Localized chemical release from an artificial synapse chip

Proc Natl Acad Sci U S A. 2004 Jul 6;101(27):9951-4. doi: 10.1073/pnas.0402089101. Epub 2004 Jun 24.

Abstract

A device that releases chemical compounds in small volumes and at multiple, well defined locations would be a powerful tool for clinical therapeutics and biological research. Many biomedical devices such as neurotransmitter-based prostheses or drug delivery devices require precise release of chemical compounds. Additionally, the ability to control chemical gradients will have applications in basic research such as studies of cell microenvironments, stem cell niches, metaplasia, or chemotaxis. We present such a device with repeatable delivery of chemical compounds at multiple locations on a chip surface. Using electroosmosis to drive flow through microfluidic channels, we pulse minute quantities of a bradykinin solution through four 5-microm apertures onto PC12 cells and show stimulation of individual cells using a Ca(2+)-sensitive fluorescent dye. We also present basic computational results with experimental verification of both fluid ejection and fluid withdrawal by imaging pH changes by using a fluorescent dye. This "artificial synapse chip" is a prototype neural interface that introduces a new paradigm for neural stimulation, with eventual application in treating macular degeneration and other neurological disorders.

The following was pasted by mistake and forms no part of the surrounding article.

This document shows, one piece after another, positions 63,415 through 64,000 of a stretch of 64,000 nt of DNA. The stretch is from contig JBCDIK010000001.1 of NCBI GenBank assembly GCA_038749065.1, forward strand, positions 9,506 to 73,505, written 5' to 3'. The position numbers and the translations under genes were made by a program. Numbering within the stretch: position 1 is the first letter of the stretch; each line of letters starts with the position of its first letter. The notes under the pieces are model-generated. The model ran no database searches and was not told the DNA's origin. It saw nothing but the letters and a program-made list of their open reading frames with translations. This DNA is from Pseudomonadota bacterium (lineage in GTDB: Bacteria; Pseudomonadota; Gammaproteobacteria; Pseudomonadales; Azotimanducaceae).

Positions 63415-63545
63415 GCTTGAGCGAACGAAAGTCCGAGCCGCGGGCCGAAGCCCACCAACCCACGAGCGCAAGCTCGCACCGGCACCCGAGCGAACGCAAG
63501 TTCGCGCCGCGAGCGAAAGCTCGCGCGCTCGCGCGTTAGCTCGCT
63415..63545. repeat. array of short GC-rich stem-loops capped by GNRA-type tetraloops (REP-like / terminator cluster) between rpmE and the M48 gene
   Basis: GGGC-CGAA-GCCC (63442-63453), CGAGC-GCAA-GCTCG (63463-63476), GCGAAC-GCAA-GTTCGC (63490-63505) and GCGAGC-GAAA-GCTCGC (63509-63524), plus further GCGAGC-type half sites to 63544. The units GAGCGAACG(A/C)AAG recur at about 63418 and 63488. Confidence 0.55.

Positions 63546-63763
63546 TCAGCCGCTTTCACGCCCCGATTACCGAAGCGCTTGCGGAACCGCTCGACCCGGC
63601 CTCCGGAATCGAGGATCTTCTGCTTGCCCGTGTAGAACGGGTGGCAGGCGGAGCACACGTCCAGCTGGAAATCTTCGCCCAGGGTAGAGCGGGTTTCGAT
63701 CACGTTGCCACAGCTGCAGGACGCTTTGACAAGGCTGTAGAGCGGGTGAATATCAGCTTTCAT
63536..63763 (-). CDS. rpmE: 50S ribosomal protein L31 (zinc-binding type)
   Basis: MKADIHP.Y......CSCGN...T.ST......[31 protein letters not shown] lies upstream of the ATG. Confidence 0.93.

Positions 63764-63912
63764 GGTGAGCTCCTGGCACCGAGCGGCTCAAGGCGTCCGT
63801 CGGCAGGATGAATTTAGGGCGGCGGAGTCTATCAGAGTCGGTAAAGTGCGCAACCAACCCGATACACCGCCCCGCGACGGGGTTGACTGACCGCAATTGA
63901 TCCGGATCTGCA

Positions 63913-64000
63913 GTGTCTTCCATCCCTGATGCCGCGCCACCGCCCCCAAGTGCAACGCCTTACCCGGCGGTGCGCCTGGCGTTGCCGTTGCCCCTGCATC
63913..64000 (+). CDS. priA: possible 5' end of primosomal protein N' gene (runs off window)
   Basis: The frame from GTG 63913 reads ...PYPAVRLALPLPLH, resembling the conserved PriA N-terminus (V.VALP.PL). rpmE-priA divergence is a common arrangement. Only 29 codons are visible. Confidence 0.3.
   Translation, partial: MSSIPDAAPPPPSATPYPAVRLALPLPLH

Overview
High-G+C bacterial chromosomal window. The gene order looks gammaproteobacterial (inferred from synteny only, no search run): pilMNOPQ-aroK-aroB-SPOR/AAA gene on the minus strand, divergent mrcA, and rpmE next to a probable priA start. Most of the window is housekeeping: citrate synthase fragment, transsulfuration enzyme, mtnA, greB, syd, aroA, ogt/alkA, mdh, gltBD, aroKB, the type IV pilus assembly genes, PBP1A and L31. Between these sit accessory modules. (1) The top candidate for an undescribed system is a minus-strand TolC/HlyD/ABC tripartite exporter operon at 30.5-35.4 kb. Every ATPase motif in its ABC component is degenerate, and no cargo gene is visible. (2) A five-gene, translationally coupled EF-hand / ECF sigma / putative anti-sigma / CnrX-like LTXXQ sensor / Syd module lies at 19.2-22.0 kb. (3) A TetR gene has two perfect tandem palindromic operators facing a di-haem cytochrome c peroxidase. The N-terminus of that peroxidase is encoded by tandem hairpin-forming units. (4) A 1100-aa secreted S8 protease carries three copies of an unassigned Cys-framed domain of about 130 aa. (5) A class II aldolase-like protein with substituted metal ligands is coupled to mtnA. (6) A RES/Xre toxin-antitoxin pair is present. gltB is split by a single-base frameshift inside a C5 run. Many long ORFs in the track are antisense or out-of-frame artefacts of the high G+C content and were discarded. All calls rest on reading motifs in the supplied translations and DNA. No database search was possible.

Publication types

  • Research Support, Non-U.S. Gov't

MeSH terms

  • Animals
  • Drug Delivery Systems
  • Electric Stimulation
  • Fluorescence
  • Hydrogen-Ion Concentration
  • Neurotransmitter Agents / metabolism*
  • PC12 Cells
  • Prosthesis Design
  • Rats
  • Retina / surgery
  • Synapses / metabolism*

Substances

  • Neurotransmitter Agents